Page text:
The choke algorithm is the peer selection algorithm in BitTorrent and it is designed to guarantee certain level of fairness. In the mainline BitTorrent, the Tit-for-Tat algorithm is introduced to guarantee reciprocation based on peer's download rate. Normally every 10 seconds, 4 fastest remote peers are unchoked. Every 30 seconds, a random interested remote peer is unchoked as optimistic unchoke.
Previous studies show that BitTorrent achieves almost optimal upload bandwidth utilization, which means the system serves at full capacity. There are two main reasons for this result. First, the choking algorithm clusters peers with similar bandwidth together, which makes the bandwidth utilization more efficient. Second, the rarest first piece picking algorithm keeps high entropy in peer's neighborhood, which guarantee each peer always has content interested by others.
Choking algorithm based on BarterCast clusters peers with similar long term behavior, in which case it is difficult to maintain high upload bandwidth utilization. In Bartercast, both fast and slow peers can get high reputation scores by constantly uploading to others. Thus the choking algorithm may cluster both fast and slow peers together and potentially waste upload bandwidth of fast peers. In previous study[Microsoft Research], they design a block-based Tit-for-Tat to introduce strict fairness in BitTorrent. Simulation result shows although fairness is achieved but bandwidth utilization is much lower than that with original Tit-for-Tat.
System(swarm) performance is directly related to quality of file replication, streaming and VOD, so it should have higher priority than fairness and it is not proper to sacrifice performance to acquire fairness. Besides, the Tit-for-Tat has already introduced certain level of fairness: the more bandwidth peer contributes, the faster the download is. Previous study[Legout] shows the Tit-for-Tat achieves good fairness in real swarms.
Current the Choker provides two seperated unchoking lists for non-tribler peers and tribler peers, which are the same size. Because most peers in networks are non-tribler peers, the unchoking list(upload bandwidth) for non-tribler peers will be always saturated. While because of the small amount of tribler peers, the upload bandwidth dedicated to tribler peers cannot always been saturated. This inefficiency of utilizing upload bandwidth decreases the throughput of the seeding client and also makes non-tribler peers wait more time to be unchoked than Tribler peers.
To full saturate the upload bandwidth, we use a """single""" unchoking list instead of two. All requests from both tribler and non-tribler peers will come into this single list. To guarantee the fairness, incoming peers are ranking by their reputation first, then upload speed. Because reputation of non-tribler peers are seen as 0 by bartercast, ranking all peers straightforwardly may demotivate tribler peers. A non-tribler peer leeching a lot can get a even higher ranking than a tribler peer that uploads something but get a slightly minus reputation. This also encourage whitewashing among tribler peers. To eliminate this problem, we propose to use min(0, get_reputation(id)) as the ranking function. All peers with non-positive reputation will be treated equally, and they are ranked by their download performance, in which way non-tribler peers can't exploit the bartercast. Peers with good reputation will preempt the upload bandwidth, which is incentive to upload more (popular) contents.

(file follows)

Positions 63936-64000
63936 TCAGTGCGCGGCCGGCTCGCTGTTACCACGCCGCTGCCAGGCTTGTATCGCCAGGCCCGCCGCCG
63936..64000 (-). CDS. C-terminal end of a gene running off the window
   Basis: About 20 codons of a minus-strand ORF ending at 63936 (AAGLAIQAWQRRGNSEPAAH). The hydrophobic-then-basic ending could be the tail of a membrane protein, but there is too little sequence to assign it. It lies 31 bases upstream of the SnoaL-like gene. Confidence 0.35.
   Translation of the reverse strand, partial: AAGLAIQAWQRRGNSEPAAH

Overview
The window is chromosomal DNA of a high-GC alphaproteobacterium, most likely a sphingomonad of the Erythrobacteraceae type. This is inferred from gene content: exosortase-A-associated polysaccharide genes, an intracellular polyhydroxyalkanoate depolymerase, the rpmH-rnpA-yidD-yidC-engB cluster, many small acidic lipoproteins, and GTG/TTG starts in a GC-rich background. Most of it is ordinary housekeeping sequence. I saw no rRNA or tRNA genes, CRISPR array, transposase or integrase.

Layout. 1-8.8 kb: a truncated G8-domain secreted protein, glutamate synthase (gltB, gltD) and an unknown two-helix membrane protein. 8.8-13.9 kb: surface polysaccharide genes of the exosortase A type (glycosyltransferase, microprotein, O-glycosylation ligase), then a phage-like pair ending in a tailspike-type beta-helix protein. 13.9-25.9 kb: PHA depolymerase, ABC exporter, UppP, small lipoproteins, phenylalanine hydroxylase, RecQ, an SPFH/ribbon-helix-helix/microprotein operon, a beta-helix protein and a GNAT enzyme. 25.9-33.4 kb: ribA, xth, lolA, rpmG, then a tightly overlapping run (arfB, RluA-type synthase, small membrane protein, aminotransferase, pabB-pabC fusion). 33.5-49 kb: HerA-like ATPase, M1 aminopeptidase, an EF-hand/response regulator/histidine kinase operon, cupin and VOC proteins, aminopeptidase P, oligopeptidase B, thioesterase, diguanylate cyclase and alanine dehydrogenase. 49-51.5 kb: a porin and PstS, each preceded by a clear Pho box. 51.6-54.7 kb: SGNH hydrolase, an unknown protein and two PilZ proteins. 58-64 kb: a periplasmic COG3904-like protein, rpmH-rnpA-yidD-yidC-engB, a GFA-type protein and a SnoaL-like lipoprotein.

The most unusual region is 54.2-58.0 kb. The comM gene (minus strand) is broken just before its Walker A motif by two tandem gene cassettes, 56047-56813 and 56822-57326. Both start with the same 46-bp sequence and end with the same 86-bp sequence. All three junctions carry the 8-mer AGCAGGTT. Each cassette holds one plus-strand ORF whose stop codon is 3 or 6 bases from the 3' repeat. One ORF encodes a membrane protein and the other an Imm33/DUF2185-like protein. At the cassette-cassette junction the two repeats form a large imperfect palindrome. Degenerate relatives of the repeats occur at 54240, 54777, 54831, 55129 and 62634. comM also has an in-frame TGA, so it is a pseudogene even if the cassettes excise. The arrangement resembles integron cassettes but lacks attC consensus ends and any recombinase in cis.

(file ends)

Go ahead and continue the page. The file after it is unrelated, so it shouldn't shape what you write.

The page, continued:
Using 'min(0, get_reputation(id)' has a disadvantage. It is possible that this results in a list of peers that have a high reputation but only limited available bandwidth. This can occur when peers with little bandwith leave Tribler running for a long time to gain reputation.
This can be solved by having an upload slot of variable size instead of the default 4. When a peer suspects that it is not utilizing its upload bandwith efficiently it should add another upload slot. Obviously it should also remove upload slots every now and then.
The situation in 2009 will be that a swarm consists of T4T peers for 99% and merely 1% or less of them support the Bartercast extensions. Swarms can vary in size from 20 to 20.000 peers. We define the Bartercast peer discovery problem as: finding the peers in a swarm that support the bartercast extensions. When seeding to T4T is completed (1.0 ratio) we by default will only seed to
Bartercast peers and need to discover that 1%.
Solving this problem without brute-force connecting to potentially all 20,000 peers is the core of this problem. A simple heuristic is using PEX to gather efficiently a large peer list. Bartercast supporting peers could be identified by their port number (7762).
Perhaps we can find another efficient method, by using a new Tribler message or PEX extension.
This seeding policy may lead to low upload bandwidth utilization. It's necessary to discover a set of Tribler neighbors to fully utilize peer upload bandwidth after finishing seeding to t4t peers. Because Tribler peers are few, it is also difficult to keep high piece entropy among Tribler peer, which is another key factor of bandwidth utilization. It will be better to stop seeding to t4t peers once there are enough Tribler peers in neighbor set, in terms of swarm performance.
Current "give-to-get" means Tribler peers, not only for live streaming or VoD. Code change history